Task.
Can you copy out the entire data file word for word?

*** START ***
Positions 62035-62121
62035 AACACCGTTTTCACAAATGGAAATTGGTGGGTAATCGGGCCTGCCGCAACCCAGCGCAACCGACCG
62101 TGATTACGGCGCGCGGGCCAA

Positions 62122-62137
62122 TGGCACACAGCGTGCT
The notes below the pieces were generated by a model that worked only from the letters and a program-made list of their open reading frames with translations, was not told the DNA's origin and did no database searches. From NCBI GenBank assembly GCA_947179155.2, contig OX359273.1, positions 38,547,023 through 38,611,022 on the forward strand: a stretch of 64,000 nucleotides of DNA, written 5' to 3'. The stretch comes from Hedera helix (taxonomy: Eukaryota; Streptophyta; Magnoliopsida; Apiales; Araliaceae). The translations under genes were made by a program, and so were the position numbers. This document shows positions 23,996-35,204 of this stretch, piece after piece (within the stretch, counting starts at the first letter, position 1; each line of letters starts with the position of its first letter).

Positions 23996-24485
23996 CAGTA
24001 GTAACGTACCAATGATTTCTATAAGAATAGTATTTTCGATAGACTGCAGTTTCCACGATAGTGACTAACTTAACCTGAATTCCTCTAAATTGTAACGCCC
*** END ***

Positions 62035-62121
62035 AACACCGTTTTCACAAATGGAAATTGGTGGGTAATCGGGCCTGCCGCAACCCAGCGCAACCGACCG
62101 TGATTACGGCGCGCGGGCCAA

Positions 62122-62137
62122 TGGCACACAGCGTGCT
The notes below the pieces were generated by a model that worked only from the letters and a program-made list of their open reading frames with translations, was not told the DNA's origin and did no database searches. From NCBI GenBank assembly GCA_947179155.2, contig OX359273.1, positions 38,547,023 through 38,611,022 on the forward strand: a stretch of 64,000 nucleotides of DNA, written 5' to 3'. The stretch comes from Hedera helix (taxonomy: Eukaryota; Streptophyta; Magnoliopsida; Apiales; Araliaceae). The translations under genes were made by a program, and so were the position numbers. This document shows positions 23,996-35,204 of this stretch, piece after piece (within the stretch, counting starts at the first letter, position 1; each line of letters starts with the position of its first letter).

Positions 23996-24485
23996 CAGTA
24001 GTAACGTACCAATGATTTCTATAAGAATAGTATTTTCGATAGACTGCAGTTTCCACGATAGTGACTAACTTAACCTGAATTCCTCTAAATTGTAACGCCC